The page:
The Office

Ron Suskind's latest expose on the Bush Administration, The One Percent Doctrine, is reviewed in Salon today and it's chock full of damning details. Of course, there's been a whole lotta books on this administration of this type and we've yet to reach any kind of tipping point.

A meticulous work of reporting, based on interviews with nearly 100 well-placed sources, many of them members of the U.S. intelligence community, Suskind's book paints perhaps the most intimate and damning portrait yet of the Bush team.

At this point, one could forgive readers for asking, "How many more damning portraits of the Bush administration do we need?" From yellowcake to Joe Wilson to Abu Ghraib, the list of Bush scandals and outrages is endless, but nothing ever seems to happen. As the journalist Mark Danner has pointed out, the problem is not lack of information: The problem is that Americans can't, or won't, acknowledge what that information means.

In particular, in addition to providing more detail on the usual shenanigans of this administration, the book sheds new light on Cheney's stealth bureaucratic machinations. A stunning summary from Salon:

Suskind's more momentous disclosure is the degree to which Cheney deliberately kept Bush in the dark, so as to be able to achieve his desired ends. For example, when Crown Prince Abdullah, the de facto Saudi ruler, visited Bush in 2002, the advance packet sent by the Saudis to prepare Bush for the meeting was mysteriously diverted to Cheney's office. Bush never read it. As a result, he had no idea what the agenda of the meeting was and failed to respond to the Saudi's requests for American help with the exploding Israeli-Palestinian crisis, which severely weakened Abdullah's position as an ally in the "war on terror." Nor did he extract any concessions from them. For Cheney, it seems, the less Bush was prepared for Abdullah, the less chance he would make any concessions to the Arab leader. Or perhaps Cheney simply wanted to control the meeting for the sake of control.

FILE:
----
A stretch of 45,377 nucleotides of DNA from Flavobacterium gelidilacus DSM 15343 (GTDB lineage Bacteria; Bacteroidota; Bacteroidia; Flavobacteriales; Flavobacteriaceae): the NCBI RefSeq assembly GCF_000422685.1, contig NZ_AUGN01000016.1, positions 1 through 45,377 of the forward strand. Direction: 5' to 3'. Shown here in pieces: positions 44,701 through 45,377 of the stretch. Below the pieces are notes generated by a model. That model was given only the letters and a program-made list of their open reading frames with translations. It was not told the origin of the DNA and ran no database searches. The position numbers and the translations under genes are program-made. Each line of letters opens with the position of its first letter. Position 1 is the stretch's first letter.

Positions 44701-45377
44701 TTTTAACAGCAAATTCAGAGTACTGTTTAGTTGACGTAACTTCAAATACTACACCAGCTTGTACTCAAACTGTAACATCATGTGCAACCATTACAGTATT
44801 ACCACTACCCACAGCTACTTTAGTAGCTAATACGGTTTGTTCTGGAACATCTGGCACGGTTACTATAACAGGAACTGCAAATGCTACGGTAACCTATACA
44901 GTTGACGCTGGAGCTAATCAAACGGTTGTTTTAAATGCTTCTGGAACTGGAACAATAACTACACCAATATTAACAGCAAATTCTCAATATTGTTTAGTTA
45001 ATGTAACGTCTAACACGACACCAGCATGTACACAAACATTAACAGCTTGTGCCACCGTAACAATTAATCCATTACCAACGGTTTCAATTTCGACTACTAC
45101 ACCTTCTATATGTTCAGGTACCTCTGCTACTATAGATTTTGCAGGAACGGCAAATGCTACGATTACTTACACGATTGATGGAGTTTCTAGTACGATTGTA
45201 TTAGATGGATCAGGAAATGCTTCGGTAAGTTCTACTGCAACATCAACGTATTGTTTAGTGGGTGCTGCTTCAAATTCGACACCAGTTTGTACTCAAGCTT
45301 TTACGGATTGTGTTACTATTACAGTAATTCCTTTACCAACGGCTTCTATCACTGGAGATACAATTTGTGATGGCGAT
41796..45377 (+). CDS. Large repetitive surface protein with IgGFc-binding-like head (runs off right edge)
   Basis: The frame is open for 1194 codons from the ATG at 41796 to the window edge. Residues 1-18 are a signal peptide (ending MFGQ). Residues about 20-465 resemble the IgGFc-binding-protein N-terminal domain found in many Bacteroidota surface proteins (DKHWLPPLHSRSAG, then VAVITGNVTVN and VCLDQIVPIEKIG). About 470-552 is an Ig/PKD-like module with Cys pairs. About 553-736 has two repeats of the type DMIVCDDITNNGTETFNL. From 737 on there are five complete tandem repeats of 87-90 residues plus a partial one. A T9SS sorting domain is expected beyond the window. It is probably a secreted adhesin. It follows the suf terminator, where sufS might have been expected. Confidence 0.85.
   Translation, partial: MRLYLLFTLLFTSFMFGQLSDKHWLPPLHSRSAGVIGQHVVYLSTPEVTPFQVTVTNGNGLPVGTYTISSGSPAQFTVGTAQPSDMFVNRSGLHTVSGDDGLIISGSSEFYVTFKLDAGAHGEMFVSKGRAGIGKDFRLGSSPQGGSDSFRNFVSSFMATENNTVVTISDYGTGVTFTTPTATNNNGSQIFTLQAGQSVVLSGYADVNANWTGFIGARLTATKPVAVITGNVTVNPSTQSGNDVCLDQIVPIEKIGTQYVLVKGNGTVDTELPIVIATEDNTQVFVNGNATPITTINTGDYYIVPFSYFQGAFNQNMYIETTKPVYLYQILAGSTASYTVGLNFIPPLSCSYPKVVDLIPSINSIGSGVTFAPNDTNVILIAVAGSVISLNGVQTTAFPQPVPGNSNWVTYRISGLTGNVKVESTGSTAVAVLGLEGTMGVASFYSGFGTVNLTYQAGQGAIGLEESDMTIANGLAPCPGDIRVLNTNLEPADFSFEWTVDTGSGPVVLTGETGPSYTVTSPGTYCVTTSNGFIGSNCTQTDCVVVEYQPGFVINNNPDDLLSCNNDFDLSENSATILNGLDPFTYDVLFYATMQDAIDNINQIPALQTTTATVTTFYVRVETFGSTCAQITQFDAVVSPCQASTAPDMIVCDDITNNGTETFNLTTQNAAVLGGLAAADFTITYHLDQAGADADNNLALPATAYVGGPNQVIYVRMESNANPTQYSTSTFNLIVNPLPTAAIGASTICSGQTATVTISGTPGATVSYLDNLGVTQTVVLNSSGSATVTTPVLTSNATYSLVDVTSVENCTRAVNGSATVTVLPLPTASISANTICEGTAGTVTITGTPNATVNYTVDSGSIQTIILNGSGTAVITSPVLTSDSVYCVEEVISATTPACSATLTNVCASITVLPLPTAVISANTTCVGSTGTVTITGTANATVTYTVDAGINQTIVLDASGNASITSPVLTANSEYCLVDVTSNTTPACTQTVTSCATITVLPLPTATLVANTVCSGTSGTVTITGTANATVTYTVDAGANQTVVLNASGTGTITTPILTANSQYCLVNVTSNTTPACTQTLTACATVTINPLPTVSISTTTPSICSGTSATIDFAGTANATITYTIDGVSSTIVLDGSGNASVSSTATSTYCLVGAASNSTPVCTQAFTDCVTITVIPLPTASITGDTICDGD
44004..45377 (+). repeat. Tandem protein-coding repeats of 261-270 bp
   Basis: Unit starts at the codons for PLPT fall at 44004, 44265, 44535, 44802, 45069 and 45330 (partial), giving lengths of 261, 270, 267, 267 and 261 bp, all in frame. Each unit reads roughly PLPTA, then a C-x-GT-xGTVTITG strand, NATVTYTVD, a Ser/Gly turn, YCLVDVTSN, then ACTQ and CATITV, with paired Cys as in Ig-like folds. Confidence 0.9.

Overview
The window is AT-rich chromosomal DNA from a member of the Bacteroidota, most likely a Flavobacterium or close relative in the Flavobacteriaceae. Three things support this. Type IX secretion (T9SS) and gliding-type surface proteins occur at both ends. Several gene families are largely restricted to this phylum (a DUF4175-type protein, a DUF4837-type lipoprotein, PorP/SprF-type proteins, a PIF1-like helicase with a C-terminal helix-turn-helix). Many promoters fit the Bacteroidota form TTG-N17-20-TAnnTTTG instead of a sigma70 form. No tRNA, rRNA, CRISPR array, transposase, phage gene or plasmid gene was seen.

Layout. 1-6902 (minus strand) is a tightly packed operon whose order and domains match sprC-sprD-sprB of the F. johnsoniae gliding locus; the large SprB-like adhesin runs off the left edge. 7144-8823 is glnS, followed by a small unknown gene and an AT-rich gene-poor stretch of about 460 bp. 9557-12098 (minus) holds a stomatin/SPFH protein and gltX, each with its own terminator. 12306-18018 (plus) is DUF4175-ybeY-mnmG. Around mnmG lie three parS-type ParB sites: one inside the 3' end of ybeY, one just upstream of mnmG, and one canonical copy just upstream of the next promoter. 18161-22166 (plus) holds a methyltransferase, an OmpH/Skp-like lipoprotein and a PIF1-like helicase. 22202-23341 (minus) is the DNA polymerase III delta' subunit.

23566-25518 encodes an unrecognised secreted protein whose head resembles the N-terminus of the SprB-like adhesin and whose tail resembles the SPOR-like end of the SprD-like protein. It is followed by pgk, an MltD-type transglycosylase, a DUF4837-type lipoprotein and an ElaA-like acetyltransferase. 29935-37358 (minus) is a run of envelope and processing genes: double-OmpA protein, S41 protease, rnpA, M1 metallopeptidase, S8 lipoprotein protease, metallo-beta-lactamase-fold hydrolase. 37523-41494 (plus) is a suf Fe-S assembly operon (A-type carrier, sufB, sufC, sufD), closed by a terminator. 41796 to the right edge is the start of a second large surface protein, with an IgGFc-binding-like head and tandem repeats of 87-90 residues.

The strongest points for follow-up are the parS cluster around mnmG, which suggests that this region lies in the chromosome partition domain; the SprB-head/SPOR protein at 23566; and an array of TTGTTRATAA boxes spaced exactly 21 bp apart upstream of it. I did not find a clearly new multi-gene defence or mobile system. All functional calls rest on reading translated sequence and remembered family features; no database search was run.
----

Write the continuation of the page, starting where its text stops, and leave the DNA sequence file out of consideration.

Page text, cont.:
This is amazing stuff, The Office meets Yes Prime Minister by way of Dr. Strangelove. The fate of the free world rests on these guys?

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- June 23, 2006 1:12 PM // Books , Politics